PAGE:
How to Get Out of a Punishment

Three Methods:Bargaining with Your ParentsGetting Off Early for Good BehaviorAvoiding Punishments in the First Place

If you're still living with your parents, you probably agree with the assessment that punishments are a pain, and you'd like to get out of them at all costs. The easiest way to not be punished is, of course, not to do something wrong in the first place and thus avoid incurring your parents wrath. However, everyone makes mistakes, and you will find yourself in trouble at some point. If you do, this article will help you try to talk your way out of a punishment or at least lessen the sentence.

Method 1
Bargaining with Your Parents

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    Be respectful. Being respectful will help keep you from receiving punishments in the first place, but if you find yourself in hot water, stay calm and polite. The more you yell, the madder your parent is going to be. The madder your parent is, the more severe your punishment is likely to be.
    • Never insult your parents. Calling them names will land you in more trouble than it's worth, and you'll regret doing it later. If you feel like flinging an insult, count to 10 before speaking, and take a few deep breaths to calm yourself down.
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    Apologize for your mistake. This tactic is the most obvious one for avoiding punishment, but it will not work repeatedly on a single rule you have broken, nor will it work if you are disingenuous about it. If you cannot apologize truthfully and sincerely, don't waste your time. Your parents will spot your insincerity, and it will probably work against you rather than in your favor.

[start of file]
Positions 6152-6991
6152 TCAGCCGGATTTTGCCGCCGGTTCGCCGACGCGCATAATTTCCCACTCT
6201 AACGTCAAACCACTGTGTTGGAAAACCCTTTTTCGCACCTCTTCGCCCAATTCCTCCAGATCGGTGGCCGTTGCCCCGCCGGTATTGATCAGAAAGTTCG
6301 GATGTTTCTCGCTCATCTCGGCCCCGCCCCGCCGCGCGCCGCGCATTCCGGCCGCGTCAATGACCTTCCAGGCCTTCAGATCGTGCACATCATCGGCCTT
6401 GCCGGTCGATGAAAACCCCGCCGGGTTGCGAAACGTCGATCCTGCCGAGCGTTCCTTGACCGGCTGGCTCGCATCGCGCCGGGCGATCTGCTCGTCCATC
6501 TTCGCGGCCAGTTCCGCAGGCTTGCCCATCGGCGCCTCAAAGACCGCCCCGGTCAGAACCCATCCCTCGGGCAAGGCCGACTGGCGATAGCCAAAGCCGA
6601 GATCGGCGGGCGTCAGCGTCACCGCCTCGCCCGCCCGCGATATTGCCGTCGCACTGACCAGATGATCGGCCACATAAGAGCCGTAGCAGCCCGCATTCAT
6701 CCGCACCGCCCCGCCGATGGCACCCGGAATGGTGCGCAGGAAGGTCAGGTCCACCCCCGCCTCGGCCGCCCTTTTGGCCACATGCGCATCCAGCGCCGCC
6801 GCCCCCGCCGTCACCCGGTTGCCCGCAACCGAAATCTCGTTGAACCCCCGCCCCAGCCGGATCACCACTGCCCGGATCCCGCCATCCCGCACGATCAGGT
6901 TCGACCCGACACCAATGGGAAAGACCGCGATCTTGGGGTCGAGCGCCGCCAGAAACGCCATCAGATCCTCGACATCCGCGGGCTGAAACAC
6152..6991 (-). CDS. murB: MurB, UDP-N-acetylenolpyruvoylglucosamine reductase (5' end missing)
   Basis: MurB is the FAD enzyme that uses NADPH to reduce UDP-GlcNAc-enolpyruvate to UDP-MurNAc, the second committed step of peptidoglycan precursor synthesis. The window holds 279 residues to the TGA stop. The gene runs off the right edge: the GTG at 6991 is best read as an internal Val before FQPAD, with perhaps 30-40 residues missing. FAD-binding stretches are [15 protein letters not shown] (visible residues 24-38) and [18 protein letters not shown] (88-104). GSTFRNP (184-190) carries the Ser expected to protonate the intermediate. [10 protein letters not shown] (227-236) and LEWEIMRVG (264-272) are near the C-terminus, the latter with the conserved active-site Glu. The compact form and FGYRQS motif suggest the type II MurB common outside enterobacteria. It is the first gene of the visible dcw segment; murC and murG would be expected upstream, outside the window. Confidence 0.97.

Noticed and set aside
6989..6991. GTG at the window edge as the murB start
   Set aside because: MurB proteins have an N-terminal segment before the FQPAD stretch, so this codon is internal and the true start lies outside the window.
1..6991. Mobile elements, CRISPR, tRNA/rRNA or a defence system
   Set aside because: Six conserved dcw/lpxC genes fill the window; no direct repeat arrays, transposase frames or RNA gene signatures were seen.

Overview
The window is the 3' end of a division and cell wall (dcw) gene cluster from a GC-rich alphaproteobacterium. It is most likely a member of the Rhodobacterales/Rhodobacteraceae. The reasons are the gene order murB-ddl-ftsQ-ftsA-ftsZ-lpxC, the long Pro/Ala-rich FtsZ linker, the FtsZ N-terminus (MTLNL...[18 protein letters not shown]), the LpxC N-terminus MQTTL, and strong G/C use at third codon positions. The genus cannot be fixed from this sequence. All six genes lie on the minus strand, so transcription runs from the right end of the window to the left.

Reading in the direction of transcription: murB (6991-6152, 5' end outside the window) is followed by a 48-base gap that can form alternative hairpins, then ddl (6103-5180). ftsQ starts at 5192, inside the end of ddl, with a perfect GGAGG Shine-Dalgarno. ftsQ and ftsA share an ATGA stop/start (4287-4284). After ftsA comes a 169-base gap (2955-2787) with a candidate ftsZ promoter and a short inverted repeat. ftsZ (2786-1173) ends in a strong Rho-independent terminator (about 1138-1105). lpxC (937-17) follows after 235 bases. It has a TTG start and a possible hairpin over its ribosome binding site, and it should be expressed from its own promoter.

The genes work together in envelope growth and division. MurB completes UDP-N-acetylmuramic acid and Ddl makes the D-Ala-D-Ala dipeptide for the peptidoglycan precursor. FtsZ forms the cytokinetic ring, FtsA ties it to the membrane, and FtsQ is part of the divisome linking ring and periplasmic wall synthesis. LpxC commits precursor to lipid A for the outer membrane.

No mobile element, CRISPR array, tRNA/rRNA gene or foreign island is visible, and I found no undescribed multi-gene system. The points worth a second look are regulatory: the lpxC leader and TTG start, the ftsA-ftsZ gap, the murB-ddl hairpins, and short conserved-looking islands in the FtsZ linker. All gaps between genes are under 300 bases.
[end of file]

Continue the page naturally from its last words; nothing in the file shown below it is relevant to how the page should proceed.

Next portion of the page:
• For instance, you could say something like, "I'm really sorry I stayed out past curfew. I know you worry when I'm not home on time, and I really will try to be home on time in the future."
    • Pay attention to your tone and expression. Don't smirk when you are apologizing, and don't mumble through the apology. Mumbling says you are just trying to get through it, and you aren't owning up to what you did. Speak in a clear voice that shows you really are sorry.
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    Ask for a cool down. If everybody is angry, including you, ask your parents if you can wait until everyone has calmed down to talk about your punishment. You may receive a lesser punishment or no punishment at all if you give your parents a chance to calm down and think about how severe your crime was.[1]
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    Leave the past in the past. Dragging past punishments and mistakes--your parents, your siblings, or your own--into the present will only make people more upset, and it may even remind your parents that what you did this time was not your first time to make that mistake. Rather, stay on topic.[2]
    • For instance, saying "But Marcie didn't get in trouble when she stayed out too late." will not endear you to your parents. You and your sister are different people, and your parents are doing what they think is best.